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Frozen: Music from the Motion Picture Soundtrack (Piano/Vocal/Guitar) (Piano, Vocal, Guitar Songbook) Paperback – February 1, 2014
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Top Customer Reviews
-The book itself is beautiful, including several pages of artwork from the movie.
-The music is represented fairly well, sounding a lot like it does in the movie and on the soundtrack.
-There are some tricky parts, but overall I would say the music is very playable for advanced and intermediate pianists. (I've been playing for 18 years.)
-Songs are represented as they are on the soundtrack with full musical interludes.
-Most of the vocal harmonies are written out, with the exception of some of the more challenging parts of "Fixer Upper," but those harmonies are most likely what is given in the piano part.
-Melody is doubled in the piano part. This is a BIG negative for me because I do a lot of singing and performing, so I prefer to have the piano accompaniment. This also makes some of the songs harder to play than they should be because you are trying to catch rhythms from the vocal line instead of focusing on (usually) more simplistic/repetitive phrases in the accompaniment.
-This is super nit-picky, but there is a "D.S. al Coda" in "Let It Go." I realize that these are used to save ink/pages in printing, but to me this makes the song harder to play because you're dealing with extra page turns back and forth, trying to find where you are in the music, instead of simply being able to move forward. This also uniforms how all of the choruses sound in the song, whereas in the movie the first chorus is more delicate and it becomes more powerful each time you come back to the repeated phrase. I am really picking on this because this was the song I most looked forward to playing, and it wasn't what I was hoping for.
All in all, I am VERY happy with my purchase, but there are things I'm left wanting. If you're looking to use this book for piano solos or to accompany younger children it is the perfect product for you. Even if you are a more mature performer that prefers the piano accompaniment (like me), this is a cheaper solution that buying each song individually on a site like MusicNotes, and if you have an experienced pianist, they will be able to fill out the accompaniment by using the chords given for the guitar.
P.S. According to our music teacher, depending on age group Big Note requires 2.5-4 years of experience and Frozen: Music from the Motion Picture Soundtrack requires 4-5 years.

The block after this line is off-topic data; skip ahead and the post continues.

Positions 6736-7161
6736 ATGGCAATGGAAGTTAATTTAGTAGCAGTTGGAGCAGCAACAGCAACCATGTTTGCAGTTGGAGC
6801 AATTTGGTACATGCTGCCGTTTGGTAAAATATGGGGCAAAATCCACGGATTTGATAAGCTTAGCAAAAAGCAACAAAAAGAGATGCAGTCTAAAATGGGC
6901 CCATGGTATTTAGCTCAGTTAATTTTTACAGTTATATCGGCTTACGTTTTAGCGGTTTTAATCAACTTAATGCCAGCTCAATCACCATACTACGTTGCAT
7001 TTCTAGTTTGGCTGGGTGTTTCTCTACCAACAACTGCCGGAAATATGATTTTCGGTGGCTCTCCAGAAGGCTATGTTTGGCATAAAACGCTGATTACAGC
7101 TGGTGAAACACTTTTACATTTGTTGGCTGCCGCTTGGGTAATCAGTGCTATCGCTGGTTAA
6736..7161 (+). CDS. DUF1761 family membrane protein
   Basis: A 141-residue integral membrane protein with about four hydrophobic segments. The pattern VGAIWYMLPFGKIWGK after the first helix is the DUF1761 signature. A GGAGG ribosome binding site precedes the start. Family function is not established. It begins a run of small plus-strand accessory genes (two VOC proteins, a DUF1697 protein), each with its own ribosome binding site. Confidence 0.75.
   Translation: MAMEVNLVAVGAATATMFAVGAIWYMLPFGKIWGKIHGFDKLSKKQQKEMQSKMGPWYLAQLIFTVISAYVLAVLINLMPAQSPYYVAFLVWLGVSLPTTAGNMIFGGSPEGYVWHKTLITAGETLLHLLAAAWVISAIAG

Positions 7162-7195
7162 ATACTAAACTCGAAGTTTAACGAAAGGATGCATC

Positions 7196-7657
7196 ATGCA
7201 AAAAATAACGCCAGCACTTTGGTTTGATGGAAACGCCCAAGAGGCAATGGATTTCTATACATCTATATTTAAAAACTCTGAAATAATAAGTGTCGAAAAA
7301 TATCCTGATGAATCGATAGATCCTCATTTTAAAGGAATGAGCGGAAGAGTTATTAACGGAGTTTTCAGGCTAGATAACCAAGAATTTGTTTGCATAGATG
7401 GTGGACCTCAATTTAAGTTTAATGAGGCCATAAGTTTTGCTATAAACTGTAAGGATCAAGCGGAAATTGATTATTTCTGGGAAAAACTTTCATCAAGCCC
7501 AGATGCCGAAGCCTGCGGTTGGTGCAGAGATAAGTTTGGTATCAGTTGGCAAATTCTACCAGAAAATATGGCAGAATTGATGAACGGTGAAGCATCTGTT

Frozen Heart: This piece is for male chorus, but it's written in the treble clef, and with only a single solo line through most of the piece. There's only one phrase where multiple voices are shown, and the harmony that I hear on the recording is nowhere to be found.
Do You Want to Build a Snowman: Very good.
For the First Time in Forever: I would have preferred that the section where Anna & Elsa are singing together be notated as separate staffs, rather than shoving them onto the same staff, but oh well.
Life is an Open Door: Hans is notated in the treble clef, but at least it's separate staffs for the two parts.
Let It Go: There's a D.S. al Coda that makes the page turns awkward, it only saved one page of printing in a nine page piece. Other than that, good.
Reindeers Are Better Than People: Again, it's for a male voice, so bass clef would be more appropriate here.
In Summer: This one is more for tenor than bass, so at least the treble clef is somewhat appropriate. (They still should have put the "8" underneath it to make it tenor clef.)
For the First Time in Forever (Reprise) Very good. Anna & Elsa have separate staffs this time.
Fixer Upper: Harmony is almost completely missing from this chorus piece. There's two notes listed where it's two soloists together, but where it's a group, there's only one note listed. At the end, where the chorus of trolls are repeating "true love" over and over, there's only one line shown.
Vuelie: This one, at least, has the vocal harmonies preserved. It's not presented as SSAA (it's notated for piano, with a single treble & bass clef), but all of the notes are there, and it matches what I hear in the recording. However, there's no words at all.
Heimr Arnadelr: I was especially disappointed that this one didn't have harmony shown. Instead, it's notated as a single solo line, over accompaniment, and it's not an accompaniment that easily lends itself to being transformed into a cappella mixed chorus, like the original is. It does have the original (Norse?) text shown, plus an English pronunciation and English translation.